Well. That was different to the film.
Oh, I know. Sinner, sinner, sinner. How could I commit such a monstrous wrong as to not read the book first? The answer is even worse.
For a long time, I didn’t even know there was a book.
But find out I did, and I have since made amends by reading the thing.
It’s a strange old novel, which I liked more than I disliked, and which I think perhaps I didn’t entirely understand.
‘Oh, tonight I gave you my soul and I am dead!’ Christine replied.
‘Your soul is a beautiful thing, child,’ replied the man’s grave voice, ‘and I thank you. No emperor ever received so fair a gift. THE ANGELS WEPT TONIGHT.’
The Phantom of the Opera is not the romance it is made out to be, but a Gothic novel about an outcast genius and his obsession with a naïve young singer, whose virginal personality is more like that of a child than an adult woman.
As far as the classics go it is, in my opinion, easy to read, and the writing is in places very beautiful, making this a highly quotable text.
The plot is also by turns exciting, inventive, and unusual. Unfortunately, it falls down on realism, with over-dramatic dialogue and a cast of (mostly superfluous) two-dimensional characters.
And, despite the care which she took to look behind her at every moment, she failed to see a shadow which followed her like her own shadow, which stopped when she stopped, which started again when she did and which made no more noise than a well-conducted shadow should. As for Raoul, he saw nothing either; for, when he had Christine in front of him, nothing interested him that happened behind.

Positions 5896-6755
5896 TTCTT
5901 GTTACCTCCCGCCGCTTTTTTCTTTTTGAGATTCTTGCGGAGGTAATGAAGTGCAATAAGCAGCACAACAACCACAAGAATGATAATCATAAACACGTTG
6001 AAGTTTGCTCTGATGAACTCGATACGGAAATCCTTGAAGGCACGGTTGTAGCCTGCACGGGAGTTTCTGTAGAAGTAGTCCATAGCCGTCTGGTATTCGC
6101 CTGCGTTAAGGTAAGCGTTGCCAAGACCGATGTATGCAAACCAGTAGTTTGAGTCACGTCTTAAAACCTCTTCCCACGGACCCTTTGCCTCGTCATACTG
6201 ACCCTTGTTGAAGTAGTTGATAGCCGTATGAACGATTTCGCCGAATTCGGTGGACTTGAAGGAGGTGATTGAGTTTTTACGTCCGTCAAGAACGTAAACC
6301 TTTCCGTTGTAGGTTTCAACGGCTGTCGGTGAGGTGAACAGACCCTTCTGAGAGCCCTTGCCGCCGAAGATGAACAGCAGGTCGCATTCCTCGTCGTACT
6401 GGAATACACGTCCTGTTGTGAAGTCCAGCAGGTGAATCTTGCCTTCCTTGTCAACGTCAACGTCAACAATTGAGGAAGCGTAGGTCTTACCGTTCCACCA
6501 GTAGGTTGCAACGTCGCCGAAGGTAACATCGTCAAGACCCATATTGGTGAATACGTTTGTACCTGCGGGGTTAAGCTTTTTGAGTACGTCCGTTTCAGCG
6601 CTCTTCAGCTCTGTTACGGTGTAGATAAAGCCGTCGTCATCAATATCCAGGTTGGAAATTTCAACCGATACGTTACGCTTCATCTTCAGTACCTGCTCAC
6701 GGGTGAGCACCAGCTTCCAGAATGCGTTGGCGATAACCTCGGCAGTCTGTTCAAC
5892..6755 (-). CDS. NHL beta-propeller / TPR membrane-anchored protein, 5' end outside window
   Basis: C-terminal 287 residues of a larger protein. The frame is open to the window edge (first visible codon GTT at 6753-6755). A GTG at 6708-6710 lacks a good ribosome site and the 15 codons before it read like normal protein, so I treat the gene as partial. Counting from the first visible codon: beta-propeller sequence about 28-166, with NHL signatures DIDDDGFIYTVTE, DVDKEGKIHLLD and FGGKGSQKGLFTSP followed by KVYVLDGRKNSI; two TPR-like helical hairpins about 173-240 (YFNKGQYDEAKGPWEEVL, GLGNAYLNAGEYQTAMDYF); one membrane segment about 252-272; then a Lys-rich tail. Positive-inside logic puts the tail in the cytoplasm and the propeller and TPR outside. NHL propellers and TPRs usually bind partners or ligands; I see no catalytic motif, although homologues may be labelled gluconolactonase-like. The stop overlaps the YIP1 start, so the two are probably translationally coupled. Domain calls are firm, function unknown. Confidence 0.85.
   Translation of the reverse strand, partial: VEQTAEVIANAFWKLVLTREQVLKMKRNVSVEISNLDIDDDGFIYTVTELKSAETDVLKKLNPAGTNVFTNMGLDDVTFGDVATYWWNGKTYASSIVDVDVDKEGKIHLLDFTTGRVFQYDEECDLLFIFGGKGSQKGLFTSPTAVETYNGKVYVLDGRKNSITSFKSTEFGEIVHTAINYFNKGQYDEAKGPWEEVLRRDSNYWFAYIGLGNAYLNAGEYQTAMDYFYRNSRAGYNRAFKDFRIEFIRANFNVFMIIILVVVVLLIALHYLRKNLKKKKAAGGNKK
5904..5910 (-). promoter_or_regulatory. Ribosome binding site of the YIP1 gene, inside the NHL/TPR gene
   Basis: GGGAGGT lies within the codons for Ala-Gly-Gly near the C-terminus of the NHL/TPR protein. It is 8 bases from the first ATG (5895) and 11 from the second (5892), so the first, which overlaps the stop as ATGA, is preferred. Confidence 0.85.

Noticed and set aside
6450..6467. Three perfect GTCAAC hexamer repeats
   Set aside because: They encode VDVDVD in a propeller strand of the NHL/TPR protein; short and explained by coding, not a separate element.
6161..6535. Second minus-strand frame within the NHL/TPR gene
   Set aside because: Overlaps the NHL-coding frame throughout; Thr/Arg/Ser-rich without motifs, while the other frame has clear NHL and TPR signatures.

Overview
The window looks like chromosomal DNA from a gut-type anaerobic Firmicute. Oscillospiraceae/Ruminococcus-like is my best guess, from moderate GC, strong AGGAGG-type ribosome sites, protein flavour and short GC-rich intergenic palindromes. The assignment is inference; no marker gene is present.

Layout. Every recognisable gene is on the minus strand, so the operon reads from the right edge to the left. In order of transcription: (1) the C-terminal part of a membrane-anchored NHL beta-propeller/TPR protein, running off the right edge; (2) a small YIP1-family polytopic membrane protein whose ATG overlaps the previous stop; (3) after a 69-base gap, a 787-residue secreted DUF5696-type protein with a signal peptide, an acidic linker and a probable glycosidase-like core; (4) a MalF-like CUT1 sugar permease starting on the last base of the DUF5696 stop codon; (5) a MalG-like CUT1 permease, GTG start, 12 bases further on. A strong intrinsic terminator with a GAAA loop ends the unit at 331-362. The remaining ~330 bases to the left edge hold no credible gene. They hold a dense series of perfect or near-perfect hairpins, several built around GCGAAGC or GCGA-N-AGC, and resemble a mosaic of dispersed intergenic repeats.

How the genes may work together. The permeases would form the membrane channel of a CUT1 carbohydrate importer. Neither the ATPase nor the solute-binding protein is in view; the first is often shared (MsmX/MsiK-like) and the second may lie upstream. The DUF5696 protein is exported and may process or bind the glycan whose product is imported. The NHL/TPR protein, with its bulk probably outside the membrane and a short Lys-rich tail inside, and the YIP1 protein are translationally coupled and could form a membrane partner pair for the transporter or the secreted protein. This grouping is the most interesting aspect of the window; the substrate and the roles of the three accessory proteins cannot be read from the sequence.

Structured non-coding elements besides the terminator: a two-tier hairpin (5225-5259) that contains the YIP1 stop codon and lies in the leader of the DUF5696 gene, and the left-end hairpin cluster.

This is a good book, but in my opinion it’s not one of the best when it comes to Gothic literature. As sort-of-fascinating a character as the Phantom is, I think this novel lacks the depth and nuance of its contemporaries.
Also, for all its romantic themes (love between father and daughter, young love, selfish love, obsessive love, etc.), I found this book quite cold. In my opinion it lacks tenderness, and as such there was no one I really ended up rooting for.
And then there’s The Persian, who is the definition of a plot device in character form, endlessly appearing to deliver his lines, and then disappearing, without need for motive, convincing backstory, or indeed, an actual place in the narrative.
‘I have invented a mask that makes me look like anybody. People will not even turn round in the streets. You will be the happiest of women. And we will sing, all by ourselves, till we swoon away with delight. You are crying! You are afraid of me! And yet I am not really wicked. Love me and you shall see! All I wanted was to be loved for myself. If you loved me I should be as gentle as a lamb; and you could do anything with me that you pleased.’
However, The Phantom of the Opera does feature some delightful description, particularly in regard to the setting, which is an exaggeration of the Paris Opera. I have actually visited the Palais Garnier in real life, and I can tell you, this book really does it justice as an otherworldly, magical palace in which all sorts of strange, glamorous things might happen.
And I did enjoy the plot, which is a good deal quicker-paced than most classics.
So, all in all, an inch shy of disappointing. Not the best, but not the worst. I’m glad I read it, anyway.